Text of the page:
Idaho budget writers have set their revenue targets, which will help determine how much the state can spend during the next 17 months. The Joint Finance-Appropriations Committee (JFAC) chose a $2.28 billion figure for the current budget, and $2.29 billion for the next budget, which starts in July. Those totals were chosen by a panel of lawmakers last month, and are lower than Gov. Butch Otter’s recommendations last month. Otter’s budget chief Wayne Hammon said the governor supports the decision, due to lower tax collection numbers that have come in since Otter released his budget.
“I think realism has taken the course here and that these numbers reflect that,” said Rep. Cliff Bayer, R-Boise, who sits on JFAC and chaired the Economic Outlook and Revenue Assessment Committee (EORAC) that suggested the lower numbers. Bayer and other lawmakers debated whether the revenue targets from lawmakers and the governor were optimistic, pessimistic, or realistic. Bayer said the EORAC’s numbers will lead to a more stable budget. “We feel it’s important to budget cautiously again, in order to get it right in the first place and not issue holdbacks.”
“This committee’s charge is to balance the budget based on our best judgment of where the revenue will be,” said Sen. Dean Cameron, R-Rupert, the co-chair of JFAC. “This committee is not projecting the economy. This committee is only setting a number that we will budget to.”
Republicans approved the revenue projections on a party line vote. Now, lawmakers will need to find an additional $69 million to balance the current budget, which ends June 30 and $59 million in the next fiscal year budget, according to legislative budget staff. GOP lawmakers said those looming reductions are reflective of the sour state economy. “We’re in more trouble today than we were a year ago or two years ago or three years ago,” said Sen. Jeff Siddoway, R-Terreton. “We’re not out of this mess by a long shot and we’ve got to deal with what we’ve got.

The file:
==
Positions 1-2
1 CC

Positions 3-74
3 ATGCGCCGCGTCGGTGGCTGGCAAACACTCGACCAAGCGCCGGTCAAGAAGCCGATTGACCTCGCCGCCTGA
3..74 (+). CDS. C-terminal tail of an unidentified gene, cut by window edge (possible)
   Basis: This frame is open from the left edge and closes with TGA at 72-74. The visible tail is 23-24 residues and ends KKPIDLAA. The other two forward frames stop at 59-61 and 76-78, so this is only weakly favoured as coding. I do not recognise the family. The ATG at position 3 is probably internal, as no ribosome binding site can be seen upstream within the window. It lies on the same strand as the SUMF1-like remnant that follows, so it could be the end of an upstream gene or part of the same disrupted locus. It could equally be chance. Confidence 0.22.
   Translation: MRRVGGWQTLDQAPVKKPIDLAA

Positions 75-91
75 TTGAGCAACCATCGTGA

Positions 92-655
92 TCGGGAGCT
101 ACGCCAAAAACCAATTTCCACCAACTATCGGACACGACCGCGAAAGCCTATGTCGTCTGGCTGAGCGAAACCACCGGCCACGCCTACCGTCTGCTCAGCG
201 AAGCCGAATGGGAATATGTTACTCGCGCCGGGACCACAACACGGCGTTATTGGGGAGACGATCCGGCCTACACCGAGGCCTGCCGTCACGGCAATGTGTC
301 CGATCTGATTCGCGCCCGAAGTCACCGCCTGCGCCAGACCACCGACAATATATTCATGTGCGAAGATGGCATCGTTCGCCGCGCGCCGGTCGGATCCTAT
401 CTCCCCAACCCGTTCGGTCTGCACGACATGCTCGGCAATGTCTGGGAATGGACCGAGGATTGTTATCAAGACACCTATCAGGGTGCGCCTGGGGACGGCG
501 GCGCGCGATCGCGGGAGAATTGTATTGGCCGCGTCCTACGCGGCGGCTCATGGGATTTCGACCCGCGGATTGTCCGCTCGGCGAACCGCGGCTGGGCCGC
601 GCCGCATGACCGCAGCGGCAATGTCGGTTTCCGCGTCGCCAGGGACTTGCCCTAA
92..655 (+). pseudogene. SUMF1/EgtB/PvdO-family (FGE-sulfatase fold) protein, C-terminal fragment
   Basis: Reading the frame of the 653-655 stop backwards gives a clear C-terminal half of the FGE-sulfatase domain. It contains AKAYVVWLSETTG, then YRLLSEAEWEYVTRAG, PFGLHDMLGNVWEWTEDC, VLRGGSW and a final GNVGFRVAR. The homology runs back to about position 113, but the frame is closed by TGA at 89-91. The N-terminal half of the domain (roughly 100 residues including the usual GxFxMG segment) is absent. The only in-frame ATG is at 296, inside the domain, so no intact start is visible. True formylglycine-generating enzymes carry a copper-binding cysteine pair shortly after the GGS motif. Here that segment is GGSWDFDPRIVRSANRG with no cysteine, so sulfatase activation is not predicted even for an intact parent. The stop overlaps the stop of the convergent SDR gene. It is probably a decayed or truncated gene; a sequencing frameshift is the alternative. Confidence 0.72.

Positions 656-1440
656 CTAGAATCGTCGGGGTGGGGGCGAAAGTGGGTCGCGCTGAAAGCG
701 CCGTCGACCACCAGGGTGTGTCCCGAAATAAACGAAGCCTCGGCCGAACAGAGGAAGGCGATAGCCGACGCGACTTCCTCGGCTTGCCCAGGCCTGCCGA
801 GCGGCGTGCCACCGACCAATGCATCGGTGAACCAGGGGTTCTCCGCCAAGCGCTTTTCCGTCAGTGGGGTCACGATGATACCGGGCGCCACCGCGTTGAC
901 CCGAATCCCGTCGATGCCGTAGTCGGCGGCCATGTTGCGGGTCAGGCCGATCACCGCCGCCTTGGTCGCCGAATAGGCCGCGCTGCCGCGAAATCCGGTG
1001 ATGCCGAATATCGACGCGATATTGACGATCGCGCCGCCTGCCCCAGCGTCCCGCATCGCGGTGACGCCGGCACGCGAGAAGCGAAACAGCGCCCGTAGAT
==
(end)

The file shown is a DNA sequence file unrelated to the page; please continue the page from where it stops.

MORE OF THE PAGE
Democrats voted for higher projections made by the governor and his chief economist, Mike Ferguson. Sen. Diane Bilyeu, D-Pocatello, said Ferguson’s numbers should be trusted. “His modeling his very accurate,” she said. “It is reasonable and it has optimism. My thinking is that if we go lower than what our economist recommended, then we may be contributing to a downward spiral.”
Republican Rep. George Eskridge of Dover countered that Ferguson’s projections have been higher than actual tax collections for the past two years. “We learned last year that if we had been overly optimistic we would have been in far more trouble than we are already,” he said. “We need to be fiscally responsible. We have people out there that are dependent on us doing the right thing.” He said setting a lower budget will help avoid mid-year reductions to programs including schools and prisons.
Democrats on the panel said the lower budget numbers would lead to further job losses, which could hurt the economy. “We all know what’s needed to move Idaho’s economy ahead: jobs and consumer confidence,” said Rep. Shirley Ringo, D-Moscow. “And our actions here today will set the tone … I believe in Idaho and I believe that we are poised to redeem our economic strength. I believe that by projecting too low, we will impede an economic recovery we are ready to make.” Ringo and Sen. Nicole LeFavour, D-Boise, argued that cutting state spending will hurt private businesses that rely on state services.
Cameron countered that businesses depend more on a steady government, so a lower projection is needed. “They need a stable footing,” he said. “They need to know that we won’t increase their regulatory or tax burden.” He said the revenue projections are based on the revenue numbers lawmakers are getting, not ideological beliefs. “We can politicize this all we want. That’s not going to help us. The reality is how the numbers are tracking.”
Lawmakers will start writing the budget on Feb. 22. JFAC co-chair Maxine Bell, R-Jerome, said the budget process is on schedule, and that the Legislature could wrap up business in Boise by the end of March.